I started by setting some ground rules, ie I would:
1. Restrict this exposure and response prevention (ERP) exercise to the bathroom.
2. Put things down with no attempt to position them.
3. Only be allowed to check that the window was locked once before I went out and once before I went to bed.
4. Only be allowed to verify by sight that the taps weren't dripping (rather than by tightening them so hard that I could hardly turn them on again).
These guidelines led to a number of unexpected challenges over the next few days.
Firstly, in restricting my efforts to one room, I effectively had to turn my OCD off and on. This proved difficult, but I couldn't risk extending the 'messing up' to other areas, for fear I'd be overwhelmed - as has happened before.
|Image courtesy of Stuart Miles/|
Their displacement didn't initially trouble me. The mind is a tricksy beast, though. Later, I realised I was unconsciously trying to straighten the dispenser while using it; watching my fingers adjusting the container was like an out-of-body experience.
I resolved to pay more attention to what I was doing. It became apparent, however, that I would have to re-learn how to just put things down, rather than position them. I'd lost sight of what normal behaviour was and had nothing to judge mine against.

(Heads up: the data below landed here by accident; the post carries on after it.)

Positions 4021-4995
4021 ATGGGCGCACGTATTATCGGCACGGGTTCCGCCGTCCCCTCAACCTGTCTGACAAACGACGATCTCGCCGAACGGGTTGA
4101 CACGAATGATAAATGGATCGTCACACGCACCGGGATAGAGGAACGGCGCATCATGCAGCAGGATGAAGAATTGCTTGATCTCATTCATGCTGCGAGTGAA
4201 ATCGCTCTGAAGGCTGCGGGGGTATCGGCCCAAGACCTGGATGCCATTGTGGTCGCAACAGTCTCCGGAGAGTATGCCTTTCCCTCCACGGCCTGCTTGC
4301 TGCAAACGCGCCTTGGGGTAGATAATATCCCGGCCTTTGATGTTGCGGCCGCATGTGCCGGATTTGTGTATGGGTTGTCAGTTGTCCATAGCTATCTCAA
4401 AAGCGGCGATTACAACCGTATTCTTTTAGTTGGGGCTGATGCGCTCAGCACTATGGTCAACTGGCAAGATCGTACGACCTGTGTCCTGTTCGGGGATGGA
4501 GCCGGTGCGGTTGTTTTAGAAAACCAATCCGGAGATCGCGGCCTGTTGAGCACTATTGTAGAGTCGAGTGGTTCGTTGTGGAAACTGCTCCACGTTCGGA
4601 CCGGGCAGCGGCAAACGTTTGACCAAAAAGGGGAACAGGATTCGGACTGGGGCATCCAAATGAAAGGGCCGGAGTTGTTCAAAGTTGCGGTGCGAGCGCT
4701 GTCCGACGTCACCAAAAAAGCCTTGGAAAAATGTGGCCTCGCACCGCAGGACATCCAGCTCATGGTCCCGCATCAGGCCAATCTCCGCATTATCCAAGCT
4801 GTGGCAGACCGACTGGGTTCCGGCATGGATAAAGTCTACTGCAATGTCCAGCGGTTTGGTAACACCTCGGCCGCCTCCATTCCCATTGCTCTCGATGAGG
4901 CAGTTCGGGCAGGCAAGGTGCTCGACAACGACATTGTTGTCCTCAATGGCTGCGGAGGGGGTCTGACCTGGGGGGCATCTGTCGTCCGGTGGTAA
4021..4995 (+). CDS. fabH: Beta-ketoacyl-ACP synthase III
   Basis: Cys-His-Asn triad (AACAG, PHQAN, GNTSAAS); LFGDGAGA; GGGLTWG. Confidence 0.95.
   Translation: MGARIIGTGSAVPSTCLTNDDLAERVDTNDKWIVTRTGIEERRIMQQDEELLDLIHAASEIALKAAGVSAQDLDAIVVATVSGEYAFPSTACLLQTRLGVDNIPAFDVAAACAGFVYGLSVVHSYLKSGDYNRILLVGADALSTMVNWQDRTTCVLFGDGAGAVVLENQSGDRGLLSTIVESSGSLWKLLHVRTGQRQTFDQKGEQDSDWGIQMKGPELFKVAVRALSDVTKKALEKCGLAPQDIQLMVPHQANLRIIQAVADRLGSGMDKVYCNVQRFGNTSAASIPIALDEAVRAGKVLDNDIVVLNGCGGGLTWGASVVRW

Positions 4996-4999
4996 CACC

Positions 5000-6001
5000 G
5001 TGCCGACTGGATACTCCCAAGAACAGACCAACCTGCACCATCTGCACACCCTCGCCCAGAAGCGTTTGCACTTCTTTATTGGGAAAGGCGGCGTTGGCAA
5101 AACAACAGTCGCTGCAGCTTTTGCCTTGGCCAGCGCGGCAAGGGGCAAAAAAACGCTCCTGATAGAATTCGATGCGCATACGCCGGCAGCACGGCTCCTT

Until my boyfriend came over for the weekend. Going into the bathroom after him, and seeing the towel ruffled up and the soap dispenser and toothbrush holder askew, I was reminded: this is what normal looks like.
The question was, did I really want that?
A colleague had asked me why I was trying to change my behaviour. I'd been thinking about this and had realised that only certain habits troubled me: the ones I got stuck on, or which had no grounding in practicality or logic, such as leaving the door open a certain amount.
And so, I revised my rules. I identified the compulsions I wanted to drop completely and, for the rest, adopted a 'one touch' only approach. Returning to items again and again was, by far, the most time-wasting feature of my habits. Now I would permit myself to position objects as I put them down, but there would be no going back once I'd let them go.
Although I've heard it said that even quick OCD is still OCD, key elements distinguishing the condition are the distress it causes and the time it takes up. It seemed reasonable to me, therefore, to refocus my efforts on the compulsions that bothered me most.
Week 2 started with my new rules of engagement. Watch this space to find out where they took me.
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Please note that the above is a personal strategy for dealing with my OCD, which may not be suitable for other sufferers. If you think you have OCD, please consult your GP for professional advice.